Terms in this set (24)
An argument that attacks the character of the arguer instead of the issue at hand.
Ad populum (bandwagon)
This argument that suggests an idea must be true simply because it is widely held.
Changing the subject and takes the listener down a unrelated path.
Appeal to Tradition
A claim that a point of view is correct because it has always been believed or because it has always been done that way.
The arguer shifts the meaning of a term or phrase from one premise to the next.
A+B+C+D+E+F+Ect. = Z and Z should not happen so neither should A
The arguer draws a conclusion about a population based on a small sample (jumping to conclusions).
Ex: Stereotyping and sexism
If B happened after A, then A must have caused B.
Blaming something that has no connection with the problem. Ex. I sneezed at the same time the power went off. My sneeze did something to make the power go off.
Asserts that a complex situation can have only two possible outcomes and that one of the options is necessary or preferable. Ex. either-or
The arguer suggests that her/his opponent's view is false because she has something personal to gain if it is accepted.
Hypocritical. Ex. Arguer 1: You should not be eating that... it has been scientifically proven that eating burgers is not good for your health.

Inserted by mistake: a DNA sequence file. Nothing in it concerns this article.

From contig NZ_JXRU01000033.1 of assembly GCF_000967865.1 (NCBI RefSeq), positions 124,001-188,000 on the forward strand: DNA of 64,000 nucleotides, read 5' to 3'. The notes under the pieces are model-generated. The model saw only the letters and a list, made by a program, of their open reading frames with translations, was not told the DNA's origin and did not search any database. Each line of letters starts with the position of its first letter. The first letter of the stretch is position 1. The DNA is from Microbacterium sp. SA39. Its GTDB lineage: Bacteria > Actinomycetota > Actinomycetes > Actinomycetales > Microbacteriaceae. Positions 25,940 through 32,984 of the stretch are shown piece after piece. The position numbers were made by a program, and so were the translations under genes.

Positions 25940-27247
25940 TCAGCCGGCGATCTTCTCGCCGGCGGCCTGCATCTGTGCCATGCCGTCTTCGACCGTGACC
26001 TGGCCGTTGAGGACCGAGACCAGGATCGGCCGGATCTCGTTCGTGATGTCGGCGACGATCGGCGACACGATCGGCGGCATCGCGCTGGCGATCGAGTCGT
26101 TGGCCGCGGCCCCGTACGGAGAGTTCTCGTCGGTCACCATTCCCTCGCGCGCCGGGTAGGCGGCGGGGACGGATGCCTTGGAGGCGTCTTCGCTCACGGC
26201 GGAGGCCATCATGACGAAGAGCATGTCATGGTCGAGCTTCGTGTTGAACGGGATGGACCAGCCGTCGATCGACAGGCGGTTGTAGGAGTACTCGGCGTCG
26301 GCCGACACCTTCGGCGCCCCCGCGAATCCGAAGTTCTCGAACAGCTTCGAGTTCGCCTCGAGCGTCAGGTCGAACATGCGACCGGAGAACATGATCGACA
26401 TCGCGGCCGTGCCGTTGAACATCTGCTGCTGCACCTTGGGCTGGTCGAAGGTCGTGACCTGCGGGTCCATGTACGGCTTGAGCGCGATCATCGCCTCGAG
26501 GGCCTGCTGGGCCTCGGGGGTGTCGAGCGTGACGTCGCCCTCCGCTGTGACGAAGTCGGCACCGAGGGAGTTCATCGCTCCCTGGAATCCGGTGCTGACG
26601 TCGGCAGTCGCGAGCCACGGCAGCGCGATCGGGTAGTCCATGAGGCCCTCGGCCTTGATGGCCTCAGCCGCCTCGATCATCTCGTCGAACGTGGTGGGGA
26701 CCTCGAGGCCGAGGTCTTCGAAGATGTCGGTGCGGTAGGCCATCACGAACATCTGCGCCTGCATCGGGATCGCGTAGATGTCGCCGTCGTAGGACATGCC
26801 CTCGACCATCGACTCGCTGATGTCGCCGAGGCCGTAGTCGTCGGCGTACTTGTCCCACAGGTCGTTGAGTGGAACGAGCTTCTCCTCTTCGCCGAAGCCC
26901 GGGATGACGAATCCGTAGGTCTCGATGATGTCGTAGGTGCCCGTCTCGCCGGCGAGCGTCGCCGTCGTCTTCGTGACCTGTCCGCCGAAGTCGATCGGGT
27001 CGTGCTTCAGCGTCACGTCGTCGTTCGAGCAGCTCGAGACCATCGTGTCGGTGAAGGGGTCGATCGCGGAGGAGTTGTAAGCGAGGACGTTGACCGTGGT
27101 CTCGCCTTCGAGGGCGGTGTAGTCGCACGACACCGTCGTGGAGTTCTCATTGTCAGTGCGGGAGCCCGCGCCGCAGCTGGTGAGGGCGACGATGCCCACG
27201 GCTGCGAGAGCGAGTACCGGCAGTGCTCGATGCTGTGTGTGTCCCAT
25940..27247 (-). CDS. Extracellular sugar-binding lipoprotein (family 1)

Arguer 2: You eat burgers all the time so that can't be true.
Guilt by association
Person or argument is associated with bad people or things
Appeal to force/fear
Change your argument or it will hurt you.
If it hasn't been disproved then it is true or if it hasn't been proved then it is false.
A comparison of two things that have very little to do with each other. (apples to oranges)
Makes own position stronger by misinterpreting opponents position.
Hypothesis contrary to fact
Start with a hypothesis that's not true and draw conclusions from it.
Affirming the consequent
Any argument with the invalid structure of: if A then B, B therefore A. Ex. If I get a B on the test, I will pass the test, if I pass the test I got a B.
Denying the Antecedent
Any argument with the invalid structure of: if A then B. Not A, therefore not B. Ex. A dog is a mammal, if it is not a dog, it is not a mammal.
Poisoning the well
The arguer uses biased language (either positive or negative) to support their views rather than offering evidence.
Begging the question
This is a kind of circular argument where the support only restates the claim. Ex. Jogging is FUN because it is ENJOYABLE.
Definition too broad
The definition INCLUDES items that should not be included
Definition too narrow
The definition does NOT include items which should be included
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